Archive for the ‘Research4Life Videos’ Category

United Nations – Food and Agriculture Organization Radio: 10th anniversary of Research4Life’s AGORA agricultural program

21st September 2013

 

10th anniversary of Research4Life’s AGORA agricultural program

 African librarians win the Research4Life competition

18 September 2013, Rome—    This week marks the 10th anniversary of Research4Life’s AGORA agricultural program – a program coordinated by FAO, together with major publishers – which provides over 6,000 institutions in over 100 developing countries with

Onan Mulumba, a librarian at Makerere University in Uganda, was honoured by Research4Life for recognition of young, motivated and innovative talents at FAO Headquarters. An Honourable Mention for a second case study was also awarded to Cynthia Kimani, librarian at the Kenya Medical Research Institute Library. They are being interviewed by Liliane Kambirigi, FAO.

free or low-cost access to leading journals in the fields of health, agriculture, and environment. This past summer, the Research4life Library Competition recognized the role of librarians in building research capacity and boosting output among scientists, doctors and policy makers. Onan Mulumba, a librarian at Makerere University in Uganda, has won this year’s competition. He was honoured earlier this week during the AGORA anniversary celebrations at FAO Headquarters. An Honourable Mention for a second case study was also awarded to Cynthia Kimani, librarian at the Kenya Medical Research Institute Library. A recognition of young, motivated and innovative talents.

Mulumba and Kimani visited FAO studios to share their stories about the impacts of the AGORA program and how the Research4Life initiative is a game changer in the field research and information sharing in developing countries. (Interview conducted by Liliane Kambirigi)

AUDIO

 

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Useful links:

Press Release

 Photos from Anniversary celebrations in Rome, Italy 

 

Twitter: @FAOnews; #UNFAO

Radio/Audio queries: Liliane Kambirigi, liliane.kambirigi@fao.org, +39.0657053223/+39.3482523763

Sandra Ferrari, sandra.ferrari@fao.org, +39.3403969347
FAO | Viale delle Terme di Caracalla, 00153 Rome, Italy | (+39) 06 570 53625 | www.fao.org

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TEDMED enjoyed by Research4Life Users and Partners for free 16-19 April

19th March 2013

 

At Research4Life, we are always looking for ways to help our members and partners.  This year we had a very special opportunity to bring TEDMED to everyone on 16-21 April.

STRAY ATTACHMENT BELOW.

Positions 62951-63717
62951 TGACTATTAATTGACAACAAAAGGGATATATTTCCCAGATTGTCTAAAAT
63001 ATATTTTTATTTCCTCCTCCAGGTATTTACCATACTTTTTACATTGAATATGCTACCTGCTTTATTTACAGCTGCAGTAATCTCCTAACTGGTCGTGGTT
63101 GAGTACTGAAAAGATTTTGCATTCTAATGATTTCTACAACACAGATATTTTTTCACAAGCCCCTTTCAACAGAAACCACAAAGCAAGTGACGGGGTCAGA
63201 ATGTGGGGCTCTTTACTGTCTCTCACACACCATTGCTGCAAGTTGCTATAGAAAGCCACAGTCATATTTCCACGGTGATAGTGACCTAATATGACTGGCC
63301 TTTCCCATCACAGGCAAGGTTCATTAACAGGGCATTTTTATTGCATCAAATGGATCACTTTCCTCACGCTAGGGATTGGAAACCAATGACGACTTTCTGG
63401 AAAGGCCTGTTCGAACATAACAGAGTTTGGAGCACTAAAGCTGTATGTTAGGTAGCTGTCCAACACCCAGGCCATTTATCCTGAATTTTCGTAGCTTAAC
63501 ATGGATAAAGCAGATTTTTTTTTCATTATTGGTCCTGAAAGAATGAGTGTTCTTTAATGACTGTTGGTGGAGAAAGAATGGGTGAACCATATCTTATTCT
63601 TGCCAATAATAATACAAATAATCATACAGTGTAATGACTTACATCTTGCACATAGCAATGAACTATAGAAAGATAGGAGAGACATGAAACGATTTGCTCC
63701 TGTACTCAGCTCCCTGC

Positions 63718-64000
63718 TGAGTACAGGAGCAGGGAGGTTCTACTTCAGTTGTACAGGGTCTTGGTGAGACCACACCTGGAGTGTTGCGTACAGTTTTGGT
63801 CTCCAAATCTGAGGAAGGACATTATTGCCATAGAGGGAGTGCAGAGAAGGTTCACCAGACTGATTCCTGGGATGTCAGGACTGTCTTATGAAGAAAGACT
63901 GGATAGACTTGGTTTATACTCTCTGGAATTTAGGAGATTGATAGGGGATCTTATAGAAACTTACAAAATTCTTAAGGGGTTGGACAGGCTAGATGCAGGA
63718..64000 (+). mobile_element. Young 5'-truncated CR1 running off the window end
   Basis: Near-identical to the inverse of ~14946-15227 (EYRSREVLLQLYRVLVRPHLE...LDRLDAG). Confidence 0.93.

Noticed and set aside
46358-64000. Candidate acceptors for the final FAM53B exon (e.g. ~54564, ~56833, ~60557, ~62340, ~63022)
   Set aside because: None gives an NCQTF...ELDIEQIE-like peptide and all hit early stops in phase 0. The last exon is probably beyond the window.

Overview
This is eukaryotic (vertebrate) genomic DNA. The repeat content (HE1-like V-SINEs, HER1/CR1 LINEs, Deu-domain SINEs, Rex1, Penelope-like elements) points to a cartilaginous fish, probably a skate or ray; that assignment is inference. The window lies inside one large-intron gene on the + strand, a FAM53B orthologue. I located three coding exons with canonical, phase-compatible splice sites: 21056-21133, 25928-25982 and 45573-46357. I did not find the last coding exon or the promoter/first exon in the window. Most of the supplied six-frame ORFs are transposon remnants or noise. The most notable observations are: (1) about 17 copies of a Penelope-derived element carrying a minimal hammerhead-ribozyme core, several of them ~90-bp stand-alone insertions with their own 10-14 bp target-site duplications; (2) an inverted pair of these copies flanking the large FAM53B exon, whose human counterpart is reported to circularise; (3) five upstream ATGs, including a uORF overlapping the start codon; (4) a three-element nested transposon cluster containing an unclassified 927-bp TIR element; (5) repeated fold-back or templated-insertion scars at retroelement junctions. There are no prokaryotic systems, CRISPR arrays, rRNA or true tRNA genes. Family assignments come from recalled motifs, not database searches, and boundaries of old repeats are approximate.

TEDMED (www.tedmed.com)  is the famous, multidisciplinary gathering at the John F. Kennedy Center in Washington DC (16-19 April) where world-class thinkers and doers inspire and share their ideas and vision in medicine, global health, wellness and overall quality of life issues.

TEDMED Live is an extraordinary offering that TEDMED had agreed to give away for free to all the Research4Life institutions so that all participants in R4L had the chance to join the event remotely in real-time or on-demand.

As a thank you to all the partners of Research4Life, TEDMED made TEDMEDLive available free of charge.

Learn more about TEDMED. Download the brochure here.

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Research4Life and its impact on Agronomist’s work in Burkina Faso

12th March 2013

Dr Sami Hyacinthe Kambire, a researcher from Burkina Faso, shares how Research4Life as helped him to develop better and more informed scientific writing skills, produce focused research that he can discuss with top researchers worldwide, compete more effectively for research funding, and deliver better teaching programmes.

 

 

 

 

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Research4Life helps charity improve lives of HIV-infected orphans- Zambia

21st February 2013

In 2003, a woman with AIDS, seven months pregnant and living in a bus terminal in the Zambian capital of Lusaka, was found by nuns and brought to a shelter. After delivering the baby, physician Tim Meade and a team of volunteers looked after the child. Unable to care for her newborn son, the mother turned to “Dr Tim”. As a sign of gratitude, she named the boy Tim. Thus was germinated the idea for Tiny Tim & Friends (TT&F), an organization that specializes in paediatric HIV/AIDS clinical care.